The name given to the tight trousers worn by some Regency gentlemen, such as the notorious Beau Brummell and his ‘dandy’ followers, as they showed off their leg muscles.
Toys that show transport have always fascinated children. Models of horses and carts gave way to toy trains as the excitement of the railway came to Britain, allowing people, for the first time, to travel away from their homes at any speed. In Presteigne, the railway opened in 1875. Imagine how exciting it would have been to see these huge machines! This tin train could shoot along the floor by a clockwork mechanism.
Mr Venebles, Victorian Chairman of the Magistrates for Radnorshire, says this about trains in the audiotour that takes you around The Judge’s Lodging:
“I was born in 1809, you know, and when I was a young man, there were no railways at all. I used to travel from Radnorshire to college in Cambridge by stagecoach. An eight horse coach, changing at Hereford and Oxford. The Journey back took more than twenty four hours, traveling by day and by night. Nor was it very comfortable, I do assure you, the whole journey was generally performed sitting on a bare board, with no knee apron, or rug. Waterproof coats had not been invented. We young fellows generally traveled as outside passengers, at thruppence a mile, and tried to get the seat next to the driver, to share his leather knee apron. To travel inside cost twice as much, half a servant’s yearly wage for the journey, I suppose. On one occasion, I did travel inside to London. It was exceedingly cold, snowy weather. The coach overturned, and I offered to ride on one of the coach horses for assistance. Being a coach horse, the wretched animal would only trot – five miles trotting on such a beast, bareback, is not over pleasant. Now, by the train, I reach London in less than ten hours for less than a pound. I would scarcely have believed it in my youth.”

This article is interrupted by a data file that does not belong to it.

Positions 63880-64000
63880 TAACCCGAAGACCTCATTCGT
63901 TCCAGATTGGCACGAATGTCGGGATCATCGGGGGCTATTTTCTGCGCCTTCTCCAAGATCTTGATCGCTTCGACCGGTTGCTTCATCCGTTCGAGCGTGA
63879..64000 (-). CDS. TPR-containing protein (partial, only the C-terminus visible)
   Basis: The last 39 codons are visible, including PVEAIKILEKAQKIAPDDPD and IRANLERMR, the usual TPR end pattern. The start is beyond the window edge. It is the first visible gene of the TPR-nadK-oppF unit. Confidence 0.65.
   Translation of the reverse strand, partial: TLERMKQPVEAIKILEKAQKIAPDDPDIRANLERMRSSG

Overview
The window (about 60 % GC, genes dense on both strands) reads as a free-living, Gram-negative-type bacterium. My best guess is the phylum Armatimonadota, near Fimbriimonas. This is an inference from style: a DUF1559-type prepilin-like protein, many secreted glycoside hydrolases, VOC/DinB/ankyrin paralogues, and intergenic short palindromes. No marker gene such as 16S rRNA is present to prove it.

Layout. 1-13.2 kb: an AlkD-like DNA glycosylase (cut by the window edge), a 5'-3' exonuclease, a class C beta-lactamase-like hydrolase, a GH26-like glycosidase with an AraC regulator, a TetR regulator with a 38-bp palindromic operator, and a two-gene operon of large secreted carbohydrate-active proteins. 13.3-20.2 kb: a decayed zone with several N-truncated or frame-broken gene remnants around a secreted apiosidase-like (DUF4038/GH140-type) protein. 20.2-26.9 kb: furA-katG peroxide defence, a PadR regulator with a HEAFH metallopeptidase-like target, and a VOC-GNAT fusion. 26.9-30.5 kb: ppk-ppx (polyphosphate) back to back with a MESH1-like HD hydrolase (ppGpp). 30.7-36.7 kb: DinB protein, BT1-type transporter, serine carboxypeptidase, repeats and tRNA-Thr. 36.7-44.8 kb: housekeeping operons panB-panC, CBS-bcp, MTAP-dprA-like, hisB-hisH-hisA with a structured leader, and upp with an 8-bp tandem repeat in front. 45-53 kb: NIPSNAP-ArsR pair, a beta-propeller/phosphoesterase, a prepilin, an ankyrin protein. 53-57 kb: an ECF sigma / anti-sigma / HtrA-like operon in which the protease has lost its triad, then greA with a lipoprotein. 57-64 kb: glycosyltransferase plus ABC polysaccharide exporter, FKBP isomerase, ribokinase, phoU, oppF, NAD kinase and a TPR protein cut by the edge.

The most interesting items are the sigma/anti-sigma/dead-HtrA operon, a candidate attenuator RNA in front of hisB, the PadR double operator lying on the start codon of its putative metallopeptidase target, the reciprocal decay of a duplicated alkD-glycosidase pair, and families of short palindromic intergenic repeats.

In the classroom:
- Look at the toy train. What is it made of? Can it move? How?
- Look at the photograph of Presteigne Station. All the men are waiting for a train to arrive. Can you see the policeman?
- What are the men on the right waiting to do?
- Do you think the man sitting on the edge of the platform is a passenger or working there?
- Read what Mr Venebles has to say about trains. What would it have been like to travel on the outside of a coach pulled by horses?
- Could servants afford to travel inside? Could servants afford to travel on trains?
- Can you think of anything that has been invented in your lifetime? Ask teachers, parents and grandparents what they can think of that has been invented in theirs.